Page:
Case Report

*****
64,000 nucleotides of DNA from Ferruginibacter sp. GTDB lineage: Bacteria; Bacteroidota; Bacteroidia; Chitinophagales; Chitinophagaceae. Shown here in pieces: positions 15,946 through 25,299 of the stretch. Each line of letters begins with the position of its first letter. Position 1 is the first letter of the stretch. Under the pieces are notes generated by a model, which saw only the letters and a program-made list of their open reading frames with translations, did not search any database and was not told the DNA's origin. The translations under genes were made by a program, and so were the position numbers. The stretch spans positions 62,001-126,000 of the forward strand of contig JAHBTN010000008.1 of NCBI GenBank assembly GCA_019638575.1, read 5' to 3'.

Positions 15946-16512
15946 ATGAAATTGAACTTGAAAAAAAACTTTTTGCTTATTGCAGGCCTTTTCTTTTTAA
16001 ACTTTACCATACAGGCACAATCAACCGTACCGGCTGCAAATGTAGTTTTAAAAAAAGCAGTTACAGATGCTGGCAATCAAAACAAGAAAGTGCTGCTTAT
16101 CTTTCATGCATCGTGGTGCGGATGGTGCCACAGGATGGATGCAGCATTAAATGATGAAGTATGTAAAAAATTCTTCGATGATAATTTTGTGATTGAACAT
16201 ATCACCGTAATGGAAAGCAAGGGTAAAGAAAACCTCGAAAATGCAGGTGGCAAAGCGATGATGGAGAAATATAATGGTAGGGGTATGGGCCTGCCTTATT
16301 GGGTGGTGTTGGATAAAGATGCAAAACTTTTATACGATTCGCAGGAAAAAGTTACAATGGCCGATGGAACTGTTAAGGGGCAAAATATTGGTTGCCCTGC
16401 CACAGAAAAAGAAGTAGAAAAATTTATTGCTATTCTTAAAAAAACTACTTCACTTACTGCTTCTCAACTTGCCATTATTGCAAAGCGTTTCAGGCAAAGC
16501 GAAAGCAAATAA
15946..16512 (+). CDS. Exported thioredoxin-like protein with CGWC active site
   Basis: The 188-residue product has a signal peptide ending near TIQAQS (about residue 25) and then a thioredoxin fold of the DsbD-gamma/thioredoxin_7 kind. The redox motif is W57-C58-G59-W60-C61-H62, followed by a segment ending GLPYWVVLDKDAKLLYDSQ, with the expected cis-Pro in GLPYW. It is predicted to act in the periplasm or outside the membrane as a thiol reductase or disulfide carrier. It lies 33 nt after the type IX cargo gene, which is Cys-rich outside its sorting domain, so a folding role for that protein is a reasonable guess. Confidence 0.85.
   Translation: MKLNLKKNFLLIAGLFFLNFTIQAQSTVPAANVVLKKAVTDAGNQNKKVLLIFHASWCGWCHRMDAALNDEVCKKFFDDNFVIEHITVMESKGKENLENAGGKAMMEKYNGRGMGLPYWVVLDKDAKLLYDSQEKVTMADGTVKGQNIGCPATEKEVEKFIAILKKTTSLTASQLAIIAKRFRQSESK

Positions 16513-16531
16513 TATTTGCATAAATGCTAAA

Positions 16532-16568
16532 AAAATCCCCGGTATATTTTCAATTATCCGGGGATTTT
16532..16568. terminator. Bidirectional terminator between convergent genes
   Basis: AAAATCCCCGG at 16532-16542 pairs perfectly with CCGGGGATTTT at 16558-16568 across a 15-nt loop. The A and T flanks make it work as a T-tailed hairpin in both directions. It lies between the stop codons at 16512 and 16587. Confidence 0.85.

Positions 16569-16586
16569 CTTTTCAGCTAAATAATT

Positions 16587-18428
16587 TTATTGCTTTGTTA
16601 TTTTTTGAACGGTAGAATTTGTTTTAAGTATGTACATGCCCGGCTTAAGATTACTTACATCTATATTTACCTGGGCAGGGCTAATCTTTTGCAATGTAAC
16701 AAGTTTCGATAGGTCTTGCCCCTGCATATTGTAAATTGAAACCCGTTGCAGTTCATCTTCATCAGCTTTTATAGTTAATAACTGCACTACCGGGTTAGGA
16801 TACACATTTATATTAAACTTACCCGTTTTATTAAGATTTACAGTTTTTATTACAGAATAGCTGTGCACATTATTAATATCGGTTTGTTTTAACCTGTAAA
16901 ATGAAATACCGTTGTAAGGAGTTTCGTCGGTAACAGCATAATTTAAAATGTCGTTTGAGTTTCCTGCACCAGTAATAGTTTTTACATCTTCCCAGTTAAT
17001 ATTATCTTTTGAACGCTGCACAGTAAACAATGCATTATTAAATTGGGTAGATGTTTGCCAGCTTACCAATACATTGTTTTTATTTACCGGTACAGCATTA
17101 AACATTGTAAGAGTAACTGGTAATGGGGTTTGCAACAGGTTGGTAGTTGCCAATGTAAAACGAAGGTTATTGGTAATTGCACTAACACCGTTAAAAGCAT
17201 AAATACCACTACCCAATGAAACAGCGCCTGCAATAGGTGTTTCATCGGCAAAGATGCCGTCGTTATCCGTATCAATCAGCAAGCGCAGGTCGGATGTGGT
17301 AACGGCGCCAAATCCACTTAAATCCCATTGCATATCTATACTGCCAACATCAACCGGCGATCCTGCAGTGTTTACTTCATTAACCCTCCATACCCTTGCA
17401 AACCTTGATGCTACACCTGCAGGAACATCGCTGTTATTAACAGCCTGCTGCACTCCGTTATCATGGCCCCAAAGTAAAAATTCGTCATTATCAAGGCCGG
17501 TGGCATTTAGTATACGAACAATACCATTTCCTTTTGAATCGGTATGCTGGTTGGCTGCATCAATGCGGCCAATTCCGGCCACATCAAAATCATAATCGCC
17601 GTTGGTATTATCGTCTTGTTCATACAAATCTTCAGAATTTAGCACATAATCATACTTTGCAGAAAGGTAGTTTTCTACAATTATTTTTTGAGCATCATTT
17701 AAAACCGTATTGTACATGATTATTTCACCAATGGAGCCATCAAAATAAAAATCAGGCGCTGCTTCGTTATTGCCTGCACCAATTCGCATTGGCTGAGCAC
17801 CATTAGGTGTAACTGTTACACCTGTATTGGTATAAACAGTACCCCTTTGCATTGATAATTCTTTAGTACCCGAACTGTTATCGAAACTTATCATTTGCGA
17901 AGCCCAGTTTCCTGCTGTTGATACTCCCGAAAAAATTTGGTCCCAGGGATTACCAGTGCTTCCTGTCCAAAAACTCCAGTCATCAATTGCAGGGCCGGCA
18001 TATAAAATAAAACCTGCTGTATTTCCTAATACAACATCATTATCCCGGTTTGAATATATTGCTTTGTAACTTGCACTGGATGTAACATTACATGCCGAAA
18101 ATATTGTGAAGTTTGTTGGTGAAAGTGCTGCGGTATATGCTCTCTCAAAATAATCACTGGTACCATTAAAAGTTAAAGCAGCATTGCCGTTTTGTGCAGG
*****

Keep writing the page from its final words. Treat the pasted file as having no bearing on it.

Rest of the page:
A 45 year old woman unsuccessfully treated for primary infertility presented to our department with complaints of menorrhagia and pelvic pain. Clinical examination, pelvic ultrasonography (USG), contrast-enhanced CT scan (CECT), and PET scan detected multiple uterine fibroids. She had similar complaints at the age of 28 years; subsequently she underwent myomectomy for uterine fibroid. She was on treatment for hypertension and diabetes mellitus; both were well controlled. CECT detected incidentally a benign adrenal adenoma. A PET scan confirmed the diagnosis. An endocrine evaluation with ACTH, basal cortisol, plasma free and urine free metanephrins, and 18-hydroxycortisol was done and all levels were within normal range. Her complete blood counts, liver and renal function test, chest X ray, and ECG were normal. On examination there were multiple groups of skin colored to red colored papules and nodules present on the back, thigh, and gluteal region. Mild tenderness was present over these lesions. She had these lesions since 15 years and they had increased in number. Dermatologic opinion was taken. A 6 mm deep biopsy of the nodules was taken and sent for histopathology examination. Histopathology showed smooth muscle cell proliferation, intermixed with collagen fibers and few lymphocytes suggestive of leiomyoma of skin. A total hysterectomy was planned; however only a supracervical hysterectomy was possible due to dense adhesions of the cervix to the sigmoid colon. These adhesions could not be released by the general surgeons also. Intraoperatively multiple fibroids with bosselation on the surface of uterus were seen. These multiple fibroids expanded the fundus and uterine body transversely. They extended from the right side broad ligament posteriorly, covering the bladder field anteriorly, and partly into the left side of the broad ligament. The anatomy of the uterus was distorted.  Specimen was sent for histopathology, which showed multiple leiomyomata of uterus with one of them showing features of symplastic leiomyoma. The mitotic figure were less than 1/10 HPF. Uterus size was 13 x 12 x 9 cm, corpus was 8 cm and 3 cm of cervix. Largest fibroid measured 8 x 6 x 5 cm in size. Endometrial cavity was normal. No evidence of malignancy was found.  No tumor necrosis was seen. On direct questioning, she said that her mother also underwent a hysterectomy for similar complaints but was never evaluated properly. Patient has been asked to follow up regularly.